Students at Li Sing Tai Hang Primary School are using specially written storybooks that promote independent Chinese reading.
The collection of 20 storybooks feature original stories and beautiful illustrations were created by students at Chinese International School (CIS).
The story is written on one page. On the opposite page, there is a list of key vocabulary with Jyutping romanisation and an English translation.
In some classroom textbooks the romanisation is written directly above each Chinese character. This means the eye is drawn to the romanisation and the child may miss an opportunity to 'read' the Chinese character. In these story books, the romanisation is available for key words, but is deliberately kept separate from the main text. Similarly, the English translations are for key words only, not for the whole story.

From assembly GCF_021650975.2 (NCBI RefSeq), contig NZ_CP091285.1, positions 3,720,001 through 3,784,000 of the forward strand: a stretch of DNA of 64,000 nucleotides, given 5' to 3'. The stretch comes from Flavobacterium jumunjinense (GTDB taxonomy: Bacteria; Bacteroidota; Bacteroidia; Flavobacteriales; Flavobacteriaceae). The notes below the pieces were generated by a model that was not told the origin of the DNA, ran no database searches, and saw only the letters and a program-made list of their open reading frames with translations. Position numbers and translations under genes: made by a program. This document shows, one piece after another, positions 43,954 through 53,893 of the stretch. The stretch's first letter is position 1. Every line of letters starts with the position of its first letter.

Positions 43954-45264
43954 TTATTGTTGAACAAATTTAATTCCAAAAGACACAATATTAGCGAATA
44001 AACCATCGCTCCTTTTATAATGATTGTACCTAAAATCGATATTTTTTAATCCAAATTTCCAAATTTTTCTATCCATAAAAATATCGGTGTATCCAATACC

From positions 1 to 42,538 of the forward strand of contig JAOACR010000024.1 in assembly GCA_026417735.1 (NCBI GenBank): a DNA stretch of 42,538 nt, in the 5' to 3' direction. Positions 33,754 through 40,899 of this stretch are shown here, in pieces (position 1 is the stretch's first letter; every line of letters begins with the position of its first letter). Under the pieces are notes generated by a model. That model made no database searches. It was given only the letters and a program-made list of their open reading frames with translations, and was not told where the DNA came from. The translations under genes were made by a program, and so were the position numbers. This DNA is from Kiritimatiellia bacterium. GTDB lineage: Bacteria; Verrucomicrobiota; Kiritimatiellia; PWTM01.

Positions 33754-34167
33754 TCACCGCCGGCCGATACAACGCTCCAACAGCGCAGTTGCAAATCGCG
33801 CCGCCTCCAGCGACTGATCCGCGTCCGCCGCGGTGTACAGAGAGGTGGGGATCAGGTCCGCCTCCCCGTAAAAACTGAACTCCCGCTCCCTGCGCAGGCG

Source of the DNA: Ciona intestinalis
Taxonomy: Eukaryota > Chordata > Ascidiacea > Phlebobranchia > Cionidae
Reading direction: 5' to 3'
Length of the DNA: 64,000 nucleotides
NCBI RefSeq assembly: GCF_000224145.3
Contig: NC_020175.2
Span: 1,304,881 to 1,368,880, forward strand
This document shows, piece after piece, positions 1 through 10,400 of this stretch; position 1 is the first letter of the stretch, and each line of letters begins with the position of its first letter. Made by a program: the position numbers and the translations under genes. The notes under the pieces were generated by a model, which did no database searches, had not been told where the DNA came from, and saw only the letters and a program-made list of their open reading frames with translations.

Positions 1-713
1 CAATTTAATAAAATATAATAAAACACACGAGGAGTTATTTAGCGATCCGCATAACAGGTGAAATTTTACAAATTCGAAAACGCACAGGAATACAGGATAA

Reading Chinese books helps children reinforce the vocabulary they have learnt in class and gives much needed extra exposure to Chinese - expanding their vocabulary and helping them get used to the differences between the conventions of standard written Chinese, as opposed to Spoken Cantonese.
Reading in Chinese is not easy, especially if you don't have a Chinese speaking parent at home to help out. These books help make independent reading of Chinese books a real possibility for children from non-Chinese literate families.
The books can also be watched on YouTube here:
Many thanks to the talented team at CIS’s Hong Kong Reading Project for creating this wonderful resource.